Stone Sourcing

Stones are obviously one of the main characters in the story of PIA, and a huge inspiration to everything we create. I have been in love with mosaics and joinery since I was a little girl, and as soon as I started learning how to make jewelry, I became immediately obsessed with stones and how to use them to convey shapes and colors.

During the first years of PIA, the range of stones I used was small, and trial and error were my best buds. I bought most stones in the Manhattan diamond district. Most of them were bought as already cut and polished stones that I would cut again for the inlay pieces.

For a long time I dreamed of going to the Tucson gem show while at the same time I barely managed to make a living with my work, juggling jobs, not saving and continuously learning. 

It was finally in 2015, when I managed to go for the first time. I went by myself, flew to Phoenix, rented the cheapest car available and drove around for a couple of days until I arrived into the most fun mesmerizing accumulation of human and rock specimens I have had the pleasure to experience.

The Tucson gem show is a bit of an understatement, It is not one show, but a series of showcases that take place in different locations across Tucson during the months of January and February. This includes museum-like shows loaded with million dollar specimens, International vendors of diamonds, sapphires, and other machine cut stones to fit standard settings,  as well as outdoor parking lots covered in blankets showcasing chunks of rocks from different small vendors from near and far.

The first year was a bit overwhelming, I bought a lot of things I didn't need and was so distracted and amazed I didn't take enough notes, but it is easy to underestimate how much I learned.

Here are some conclusions that I arrived to during those early times:

If you want to see how a stone will look once polished, you need to wet the surface. For this reason many vendors of rough stone will have spray bottles laying around their booth or will have them inside tubs of water. If none of these are available, licking the rocks is the next alternative and let me tell you, it used to be a popular one.

See-through stones for the most part don´t look great in inlay, as the light doesn't shine through them and their colors tend to look dull. They are much nicer when cut into facets and set into prong settings or open-back bezels that allow them to float and get light from various angles.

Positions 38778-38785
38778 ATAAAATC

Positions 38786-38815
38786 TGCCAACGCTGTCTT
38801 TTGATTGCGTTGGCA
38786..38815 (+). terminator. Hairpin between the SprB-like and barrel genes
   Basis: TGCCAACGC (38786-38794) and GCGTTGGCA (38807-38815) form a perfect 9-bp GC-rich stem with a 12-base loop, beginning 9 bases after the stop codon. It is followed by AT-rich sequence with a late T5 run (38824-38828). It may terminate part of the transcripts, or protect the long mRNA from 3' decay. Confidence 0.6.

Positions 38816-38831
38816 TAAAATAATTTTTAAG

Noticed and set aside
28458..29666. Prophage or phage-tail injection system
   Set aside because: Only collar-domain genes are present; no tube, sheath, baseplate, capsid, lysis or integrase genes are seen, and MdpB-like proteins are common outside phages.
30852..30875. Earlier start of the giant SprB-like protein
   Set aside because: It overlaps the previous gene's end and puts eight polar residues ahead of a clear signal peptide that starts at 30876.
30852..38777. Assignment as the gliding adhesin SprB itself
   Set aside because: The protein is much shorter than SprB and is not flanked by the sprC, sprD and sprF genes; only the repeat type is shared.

Large chunks of stone in the rough are often broken into smaller pieces and then slabbed into slices. From there it is easy to draw designs and cut them to fit the designer´s needs.

Bigger chunks of stone rough are way harder to source than small ones. And commonly, the prices of stone are not proportional to their weight, but exponential (a large chunk of lapis can be 4 or 5 times pricier than another chunk that is half the size).

Sometimes stones are pulverized into dust, and then reconstructed using resin as a medium to create a stronger, more durable version of the stone. This practice is commonly applied to turquoise.

Stones with the same name can look very similar and vice versa, don't judge a stone just by its color!

Over the course of the next few years I became more familiar with the different shows, sparked lovely conversations with a lot of the vendors, and was able to give better thought to how to incorporate the beautiful materials they offered into my work.

In addition to this, I also started going to another smaller gathering of US rockhounds that takes place in January in a place called Quartzsite, on the border of Arizona and California, where I source lots of the stones I feature in my work such as variscite, turquoise and jasper.

These gems are very special as they come from pockets of rock located under private properties in the US where small family-run operations have been established. Often these are multi-generational businesses with wonderful passionate stories behind them and let me tell you sometimes  it's just so nice to be in such close proximity to the origin of the materials we work with. 

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